My Top 4 Young Adult Books

Hi there! Thanks for stumbling upon this post. Maybe you were directed here from my Whitewashing Katniss Everdeen post, or are a kind friend who decided to peruse my site in a fit of boredom. Irregardless of intent, it’s a pleasure to have you.

You only have to know me for five minutes to know I am a huge young adult (YA) fangirl. Even though I am no longer in my teens, there is something inside of my that connects deeply with the messy, dark and twisty internal monologue of teenage YA protagonists.

And so, I thought I’d share my top 4 favourite contemporary young adult books. I actually found this list hard to create without making every book one by Laurie Halse Anderson, who is my ultimate author bae – which is why there are only four listed, and not five.

4. Wintergirls by Laurie Halse Anderson

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Straight up, this book should come with a massive trigger or content warning. It explores the reality of relapsing from an eating disorder in graphic detail, as well as exploring suicide and psychosis. Wintergirls is a startling study in using formatting to deepen the story, and is one that will haunt you long after you read it.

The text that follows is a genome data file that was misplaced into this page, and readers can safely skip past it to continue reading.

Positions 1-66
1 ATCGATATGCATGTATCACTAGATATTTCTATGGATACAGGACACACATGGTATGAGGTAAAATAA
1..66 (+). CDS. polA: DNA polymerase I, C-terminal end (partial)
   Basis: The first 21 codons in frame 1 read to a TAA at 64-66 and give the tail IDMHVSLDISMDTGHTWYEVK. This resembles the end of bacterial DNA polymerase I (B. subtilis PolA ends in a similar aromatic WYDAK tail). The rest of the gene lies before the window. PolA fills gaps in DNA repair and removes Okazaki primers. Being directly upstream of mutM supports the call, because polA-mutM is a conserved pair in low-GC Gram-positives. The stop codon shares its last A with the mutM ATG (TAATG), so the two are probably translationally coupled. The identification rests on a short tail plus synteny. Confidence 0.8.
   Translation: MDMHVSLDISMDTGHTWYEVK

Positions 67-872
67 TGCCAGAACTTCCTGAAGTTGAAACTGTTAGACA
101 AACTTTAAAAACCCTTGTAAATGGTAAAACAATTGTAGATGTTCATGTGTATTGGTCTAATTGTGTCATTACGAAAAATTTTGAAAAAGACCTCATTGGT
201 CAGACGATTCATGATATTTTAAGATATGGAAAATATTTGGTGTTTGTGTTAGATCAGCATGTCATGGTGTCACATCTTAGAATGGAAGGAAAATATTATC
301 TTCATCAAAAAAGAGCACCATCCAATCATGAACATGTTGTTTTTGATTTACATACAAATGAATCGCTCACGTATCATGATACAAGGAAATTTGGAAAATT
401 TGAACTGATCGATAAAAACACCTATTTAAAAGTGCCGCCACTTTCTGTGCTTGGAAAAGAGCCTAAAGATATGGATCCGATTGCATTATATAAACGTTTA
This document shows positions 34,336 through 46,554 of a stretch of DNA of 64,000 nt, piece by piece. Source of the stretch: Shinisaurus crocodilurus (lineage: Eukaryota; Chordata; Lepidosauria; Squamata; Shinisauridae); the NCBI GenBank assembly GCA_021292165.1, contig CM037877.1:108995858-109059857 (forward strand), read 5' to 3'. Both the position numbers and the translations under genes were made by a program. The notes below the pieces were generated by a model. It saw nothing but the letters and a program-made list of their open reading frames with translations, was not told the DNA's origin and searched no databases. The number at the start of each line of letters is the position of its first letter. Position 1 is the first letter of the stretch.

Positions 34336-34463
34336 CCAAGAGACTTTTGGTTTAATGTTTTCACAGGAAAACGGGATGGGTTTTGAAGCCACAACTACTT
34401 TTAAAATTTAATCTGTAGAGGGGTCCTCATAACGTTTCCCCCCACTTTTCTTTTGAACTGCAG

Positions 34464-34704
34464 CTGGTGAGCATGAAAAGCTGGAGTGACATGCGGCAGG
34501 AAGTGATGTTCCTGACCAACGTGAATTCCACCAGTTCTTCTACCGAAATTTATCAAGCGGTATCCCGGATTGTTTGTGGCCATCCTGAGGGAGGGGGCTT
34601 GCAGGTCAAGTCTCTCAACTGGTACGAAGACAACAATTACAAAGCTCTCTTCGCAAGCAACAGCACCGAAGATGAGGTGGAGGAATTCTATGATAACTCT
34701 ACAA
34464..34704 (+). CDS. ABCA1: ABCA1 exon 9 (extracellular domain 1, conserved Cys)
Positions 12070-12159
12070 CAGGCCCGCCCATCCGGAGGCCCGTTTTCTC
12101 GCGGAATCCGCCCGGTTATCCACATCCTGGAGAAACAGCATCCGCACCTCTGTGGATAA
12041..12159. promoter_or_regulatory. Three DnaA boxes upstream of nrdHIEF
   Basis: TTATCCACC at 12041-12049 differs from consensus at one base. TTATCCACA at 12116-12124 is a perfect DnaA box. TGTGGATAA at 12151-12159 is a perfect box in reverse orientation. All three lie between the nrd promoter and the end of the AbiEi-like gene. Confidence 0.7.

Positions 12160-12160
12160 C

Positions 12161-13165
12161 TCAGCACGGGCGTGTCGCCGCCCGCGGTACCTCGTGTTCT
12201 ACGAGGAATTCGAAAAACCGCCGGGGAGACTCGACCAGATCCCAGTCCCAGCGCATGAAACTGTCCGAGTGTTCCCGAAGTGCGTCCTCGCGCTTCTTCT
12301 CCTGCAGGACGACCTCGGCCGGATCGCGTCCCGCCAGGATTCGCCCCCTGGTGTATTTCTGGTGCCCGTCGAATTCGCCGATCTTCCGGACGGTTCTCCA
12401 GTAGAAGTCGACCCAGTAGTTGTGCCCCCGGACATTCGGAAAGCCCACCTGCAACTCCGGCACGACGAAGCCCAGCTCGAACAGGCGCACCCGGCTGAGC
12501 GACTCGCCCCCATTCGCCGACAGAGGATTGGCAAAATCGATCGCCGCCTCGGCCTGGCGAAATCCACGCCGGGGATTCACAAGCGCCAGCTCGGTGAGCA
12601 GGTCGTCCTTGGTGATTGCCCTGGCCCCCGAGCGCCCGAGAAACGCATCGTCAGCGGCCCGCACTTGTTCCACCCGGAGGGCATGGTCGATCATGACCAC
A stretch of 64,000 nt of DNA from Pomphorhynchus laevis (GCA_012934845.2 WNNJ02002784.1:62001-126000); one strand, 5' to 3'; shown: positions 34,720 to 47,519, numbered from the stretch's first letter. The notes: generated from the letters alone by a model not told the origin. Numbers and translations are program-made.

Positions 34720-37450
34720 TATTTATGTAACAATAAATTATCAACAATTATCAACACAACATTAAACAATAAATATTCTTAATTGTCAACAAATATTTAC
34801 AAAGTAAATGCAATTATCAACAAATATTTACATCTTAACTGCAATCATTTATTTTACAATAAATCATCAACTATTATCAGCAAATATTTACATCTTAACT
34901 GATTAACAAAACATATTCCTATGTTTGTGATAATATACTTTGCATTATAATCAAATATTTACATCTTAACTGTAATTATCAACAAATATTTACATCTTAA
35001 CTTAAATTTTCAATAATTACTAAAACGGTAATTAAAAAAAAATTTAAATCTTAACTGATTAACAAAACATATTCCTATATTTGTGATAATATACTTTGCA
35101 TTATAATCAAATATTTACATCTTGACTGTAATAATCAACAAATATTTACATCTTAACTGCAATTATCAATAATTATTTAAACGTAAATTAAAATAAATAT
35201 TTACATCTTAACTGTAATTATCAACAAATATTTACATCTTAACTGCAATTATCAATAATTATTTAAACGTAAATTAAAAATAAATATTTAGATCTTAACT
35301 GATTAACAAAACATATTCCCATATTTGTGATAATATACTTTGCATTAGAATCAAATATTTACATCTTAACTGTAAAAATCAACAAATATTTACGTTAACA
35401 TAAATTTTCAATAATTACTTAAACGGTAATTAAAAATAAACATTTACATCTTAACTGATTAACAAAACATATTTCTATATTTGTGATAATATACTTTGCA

3. Saving Francesca by Melina Marchetta

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Those of you outside of Australia will probably know Marchetta as the author of Looking for Alibrandi. Saving Francesca is a novel about a young woman dealing with the breakdown of her family due to her mother’s apparently sudden onset of depression. It has a cast of colourful characters and remains one of my favourite home grown novels today.

 

 

 

 

2. The Perks of Being A Wallflower by Stephen Chbosky

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This infamous, small novel perfectly encapsulates what it is like to be a person who is different and to feel that difference deep in your soul.  Chbosky’s observations on identity show that Perks is a seminal YA text – one that writers can learn from.

1. Speak by Laurie Halse Anderson

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Melinda Sordino is my spirit animal. The sarcastic, biting narration mixed with tree imagery makes this novel a true YA classic. The fact Speak shares a common yet often invisible story of a very young woman being sexually assaulted makes Halse Anderson’s book a utterly important read.

I’ll be posting lists of my favourite urban fantasy YA novels soon.

What are your fave contemporary YA books?

3 thoughts on “My Top 4 Young Adult Books”

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